Microsoft has pushed back its plans to deliver the much-anticipated public beta of its next-generation server virtualization software, code-named “Viridian.” Instead of delivering the beta in the first half of the year, Microsoft will offer it up to the public sometime in the second half of 2007.
The company still plans to deliver its Windows Server “Longhorn” version by the end of this year and is sticking to its original timetable for delivering a final Virtual Server 2005 R2 service pack 1 release within 180 days of the Longhorn release.
Why the Delay?
“In an IT environment of ever-growing multi-core processor systems, Windows Server virtualization is being designed to scale across a much broader range of systems than the competition,” writes Mike Neil, Microsoft’s general manager for virtualization strategy, in the Windows Server Division WebLog. “We’re designing Windows Server virtualization to scale up to 64 processors, which I’m proud to say is something no other vendor’s product supports.
“We are also providing a much more dynamic VM environment with hot-add of processors, memory, disk and networking as well a greater scalability with more SMP support and memory,” Neil continued.
Cause for Concern?
The delay doesn’t indicate any particularly troublesome issues for Microsoft, Galen Schreck, a principal analyst for Forrester Research, told TechNewsWorld.
“I haven’t seen what the underlying reason for the delay might be. I suspect the usual software quality or stability issues that would plague any complex product,” Schreck explained.
“One of the reasons I’m not that concerned is because Microsoft really needs to make the window of time between Longhorn and Viridian as close to zero as possible. Based on what we’re seeing, virtualization is the ‘killer app’ for Longhorn, and it is very likely that customers would delay their upgrades until Viridian was available,” he added.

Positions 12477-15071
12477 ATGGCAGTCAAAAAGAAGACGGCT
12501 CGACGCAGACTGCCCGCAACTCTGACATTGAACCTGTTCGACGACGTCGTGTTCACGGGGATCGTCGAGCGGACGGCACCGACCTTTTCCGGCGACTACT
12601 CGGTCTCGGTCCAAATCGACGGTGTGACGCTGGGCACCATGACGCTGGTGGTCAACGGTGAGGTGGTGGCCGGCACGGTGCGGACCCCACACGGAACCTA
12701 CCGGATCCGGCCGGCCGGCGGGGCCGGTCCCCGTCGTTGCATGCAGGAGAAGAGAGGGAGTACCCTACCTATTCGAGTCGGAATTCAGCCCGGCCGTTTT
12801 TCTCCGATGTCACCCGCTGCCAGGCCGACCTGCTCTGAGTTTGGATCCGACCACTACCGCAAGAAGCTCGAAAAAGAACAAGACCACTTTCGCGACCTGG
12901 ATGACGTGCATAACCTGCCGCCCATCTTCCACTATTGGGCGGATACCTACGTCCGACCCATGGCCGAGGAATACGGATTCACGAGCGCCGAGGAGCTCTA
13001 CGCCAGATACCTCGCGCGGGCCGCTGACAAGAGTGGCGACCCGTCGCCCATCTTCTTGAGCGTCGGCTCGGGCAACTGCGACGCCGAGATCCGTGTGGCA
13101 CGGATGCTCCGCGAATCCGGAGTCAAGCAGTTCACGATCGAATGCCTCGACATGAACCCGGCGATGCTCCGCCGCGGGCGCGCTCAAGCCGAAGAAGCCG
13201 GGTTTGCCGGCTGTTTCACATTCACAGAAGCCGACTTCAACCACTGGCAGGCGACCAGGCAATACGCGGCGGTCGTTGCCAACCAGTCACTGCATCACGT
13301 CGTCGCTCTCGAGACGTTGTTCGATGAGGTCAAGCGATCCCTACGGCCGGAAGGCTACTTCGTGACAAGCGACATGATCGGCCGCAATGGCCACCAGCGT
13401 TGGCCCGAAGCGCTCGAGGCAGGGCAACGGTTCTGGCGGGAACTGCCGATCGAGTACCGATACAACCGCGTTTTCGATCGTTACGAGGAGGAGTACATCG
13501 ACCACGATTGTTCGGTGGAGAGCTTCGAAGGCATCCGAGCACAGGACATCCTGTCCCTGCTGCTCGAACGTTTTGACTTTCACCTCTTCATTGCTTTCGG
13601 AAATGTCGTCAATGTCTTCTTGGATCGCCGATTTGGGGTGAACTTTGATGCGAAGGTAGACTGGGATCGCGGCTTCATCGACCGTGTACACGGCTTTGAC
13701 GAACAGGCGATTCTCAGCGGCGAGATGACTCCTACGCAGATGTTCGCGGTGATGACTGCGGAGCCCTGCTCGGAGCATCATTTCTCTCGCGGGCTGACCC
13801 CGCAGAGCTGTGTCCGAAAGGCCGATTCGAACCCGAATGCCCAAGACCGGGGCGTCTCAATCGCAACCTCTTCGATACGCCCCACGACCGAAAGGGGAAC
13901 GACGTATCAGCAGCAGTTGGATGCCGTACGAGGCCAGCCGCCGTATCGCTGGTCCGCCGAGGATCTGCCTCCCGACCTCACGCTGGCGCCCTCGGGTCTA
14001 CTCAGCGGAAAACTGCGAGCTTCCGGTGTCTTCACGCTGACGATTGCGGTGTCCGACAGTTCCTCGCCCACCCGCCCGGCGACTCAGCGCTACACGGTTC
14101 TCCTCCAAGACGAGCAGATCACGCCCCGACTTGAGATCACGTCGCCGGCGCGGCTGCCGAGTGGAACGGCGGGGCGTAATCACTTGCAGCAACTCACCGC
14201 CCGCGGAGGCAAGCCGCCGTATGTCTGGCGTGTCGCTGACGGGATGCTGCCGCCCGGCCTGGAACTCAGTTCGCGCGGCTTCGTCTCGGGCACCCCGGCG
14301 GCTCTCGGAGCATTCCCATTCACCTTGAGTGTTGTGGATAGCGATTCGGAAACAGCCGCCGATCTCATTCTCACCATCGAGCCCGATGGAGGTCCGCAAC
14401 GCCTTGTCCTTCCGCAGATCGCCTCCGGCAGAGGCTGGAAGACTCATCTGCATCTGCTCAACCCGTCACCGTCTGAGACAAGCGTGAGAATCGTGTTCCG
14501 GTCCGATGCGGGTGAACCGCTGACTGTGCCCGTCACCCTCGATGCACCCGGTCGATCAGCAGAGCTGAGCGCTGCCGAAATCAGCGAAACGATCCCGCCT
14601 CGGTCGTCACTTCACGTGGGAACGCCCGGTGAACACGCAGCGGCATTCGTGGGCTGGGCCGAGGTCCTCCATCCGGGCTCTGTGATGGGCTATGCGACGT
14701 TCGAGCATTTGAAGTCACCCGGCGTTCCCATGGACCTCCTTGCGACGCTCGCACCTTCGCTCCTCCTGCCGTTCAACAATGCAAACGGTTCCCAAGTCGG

Microsoft’s Viridian is certainly a much more complicated product than its existing Virtual Server. Veridian is a type of hypervisor that lets the a virtualized OS run more directly on server hardware rather than directly on top of the server’s primary operating system.
VMWare currently dominates the x86 market for virtualization, while Red Hat and Novell already have their own virtualization offerings. Larger Unix and mainframe-class enterprise servers have also been playing in the virtualization space for years.
“Although virtualization is not new to Windows, the MS Virtual Server product was not suitable for more performance-sensitive or critical applications, as it had more overhead and no live migration capability,” Schreck said.
“A major reason for this pent-up demand is that finally Windows will have a built-in and supported virtualization capability that is on par with VMware from a performance standpoint,” he concluded.